Mean refers to the average score, which is calculated by adding all the scores together and dividing by the total number of scores. Finally, there is the standard deviation. This is a measure of variability in the population. For example, if you have a low standard deviation, that means most of the data is close to the same value.

IQ Chart Rankings

The average score on an IQ is 100, with the majority of people falling between 85 and 115. Below is the ranking of an IQ test and their associated meanings.

  • 1 to 24: Profound mental disability
  • 25 to 39: Severe mental disability
  • 40 to 54: Moderate mental disability
  • 55 to 69: Mild mental disability
  • 70 to 84: Borderline mental disability
  • 85 to 114: Average intelligence
  • 115 to 129: Above average or bright
  • 130 to 144: Moderately gifted
  • 145 to 159: Highly gifted
  • 160 to 179: Exceptionally gifted
  • 180 and up: Profoundly gifted

Free IQ Chart

Below is a free IQ chart that you can use to see where your or your child's score falls on the scale.

IQ charts show the average scores near the top of the curve and the outliers on either slope.

©MomsWhoThink /Stefanie Heath

Are IQ Tests Accurate?

Many people fret over the results of their or their child's IQ test. One thing to keep in mind is that the results measure a person's potential. Also, test results can be influenced by various factors such as how a person is feeling that day. If your child is very stressed, didn't sleep well, or didn't have a proper breakfast, all of that can impact their test scores. However, with that being said, if a test result comes back and it is dramatically different than what was expected a psychologist could help you understand the reasoning behind it.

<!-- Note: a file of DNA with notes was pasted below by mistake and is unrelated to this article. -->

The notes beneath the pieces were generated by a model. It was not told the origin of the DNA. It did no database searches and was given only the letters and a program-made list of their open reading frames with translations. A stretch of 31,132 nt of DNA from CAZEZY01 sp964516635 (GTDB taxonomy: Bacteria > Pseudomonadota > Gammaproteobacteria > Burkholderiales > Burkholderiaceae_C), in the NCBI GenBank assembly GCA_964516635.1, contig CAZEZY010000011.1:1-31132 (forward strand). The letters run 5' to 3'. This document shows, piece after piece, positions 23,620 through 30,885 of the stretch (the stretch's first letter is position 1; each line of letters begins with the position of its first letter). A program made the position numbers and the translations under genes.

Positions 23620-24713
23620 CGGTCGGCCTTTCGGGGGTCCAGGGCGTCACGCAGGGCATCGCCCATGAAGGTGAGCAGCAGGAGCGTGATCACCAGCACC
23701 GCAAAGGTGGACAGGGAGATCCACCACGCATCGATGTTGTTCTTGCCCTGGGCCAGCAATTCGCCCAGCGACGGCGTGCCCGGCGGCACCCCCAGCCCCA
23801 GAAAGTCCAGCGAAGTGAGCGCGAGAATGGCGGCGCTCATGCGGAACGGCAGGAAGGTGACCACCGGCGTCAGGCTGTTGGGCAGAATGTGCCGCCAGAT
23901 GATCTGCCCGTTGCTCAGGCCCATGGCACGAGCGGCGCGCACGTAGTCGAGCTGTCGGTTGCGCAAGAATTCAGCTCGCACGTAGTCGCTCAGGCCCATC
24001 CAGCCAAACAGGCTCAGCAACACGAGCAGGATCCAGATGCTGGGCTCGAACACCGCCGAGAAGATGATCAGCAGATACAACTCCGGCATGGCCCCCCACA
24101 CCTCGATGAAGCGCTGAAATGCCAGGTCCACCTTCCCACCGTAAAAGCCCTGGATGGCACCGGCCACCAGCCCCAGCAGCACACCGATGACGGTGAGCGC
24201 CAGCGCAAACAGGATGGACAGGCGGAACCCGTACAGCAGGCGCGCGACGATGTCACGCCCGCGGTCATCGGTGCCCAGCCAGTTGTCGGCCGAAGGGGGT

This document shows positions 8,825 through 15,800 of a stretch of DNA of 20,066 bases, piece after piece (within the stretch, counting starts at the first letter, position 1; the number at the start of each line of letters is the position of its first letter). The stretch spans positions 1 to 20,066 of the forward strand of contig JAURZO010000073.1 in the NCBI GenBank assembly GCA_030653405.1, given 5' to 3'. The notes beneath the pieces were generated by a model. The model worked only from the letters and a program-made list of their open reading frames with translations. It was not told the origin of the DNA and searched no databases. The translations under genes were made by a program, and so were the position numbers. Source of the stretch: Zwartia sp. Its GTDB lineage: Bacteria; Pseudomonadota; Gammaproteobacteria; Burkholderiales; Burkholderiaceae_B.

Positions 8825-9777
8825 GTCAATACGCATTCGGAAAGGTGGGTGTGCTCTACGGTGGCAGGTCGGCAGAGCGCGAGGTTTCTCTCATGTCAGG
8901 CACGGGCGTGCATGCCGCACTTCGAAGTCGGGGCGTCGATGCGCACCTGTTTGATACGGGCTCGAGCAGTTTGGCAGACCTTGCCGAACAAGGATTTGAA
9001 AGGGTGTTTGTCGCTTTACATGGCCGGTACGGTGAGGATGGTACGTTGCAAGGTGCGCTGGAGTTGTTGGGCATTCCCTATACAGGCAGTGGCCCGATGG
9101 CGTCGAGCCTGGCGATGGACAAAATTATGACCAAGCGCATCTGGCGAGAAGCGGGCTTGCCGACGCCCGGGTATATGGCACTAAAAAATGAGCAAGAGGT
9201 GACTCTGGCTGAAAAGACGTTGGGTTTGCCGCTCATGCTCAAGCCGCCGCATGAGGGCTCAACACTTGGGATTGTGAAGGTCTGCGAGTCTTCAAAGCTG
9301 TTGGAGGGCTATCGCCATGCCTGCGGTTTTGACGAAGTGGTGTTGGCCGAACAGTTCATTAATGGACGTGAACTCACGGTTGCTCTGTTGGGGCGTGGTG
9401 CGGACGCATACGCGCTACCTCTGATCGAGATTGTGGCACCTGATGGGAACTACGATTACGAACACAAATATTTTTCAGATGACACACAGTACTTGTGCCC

Another thing to keep in mind when regarding accuracy is the source of the test. If you found an IQ test online, those are not necessarily reliable sources. To have a fairly accurate IQ test, you would want to have it administered by a psychologist.

When Do Children Receive Their First IQ Test?

A sometimes common misconception is that standardized testing given in schools is the same thing as an IQ test. Standardized tests and IQ tests are different tests that measure different things. IQ tests measure someone's potential and ability to problem solve, as well as additional things that may or may not be explicitly taught. Alternatively, standardized tests focus on specific skills that were taught in school such as mathematics, reading comprehension, and some verbal skills.

Most children receive an IQ test because of their performance in school. If your child is showing signs of falling behind dramatically in school, an IQ test may help determine why. Additionally, if your child is excelling at a seemingly rapid pace, an IQ test can help determine if your child has above-average intelligence and if they should be moved to a higher-level class.

When Should I Be Worried About IQ As A Parent?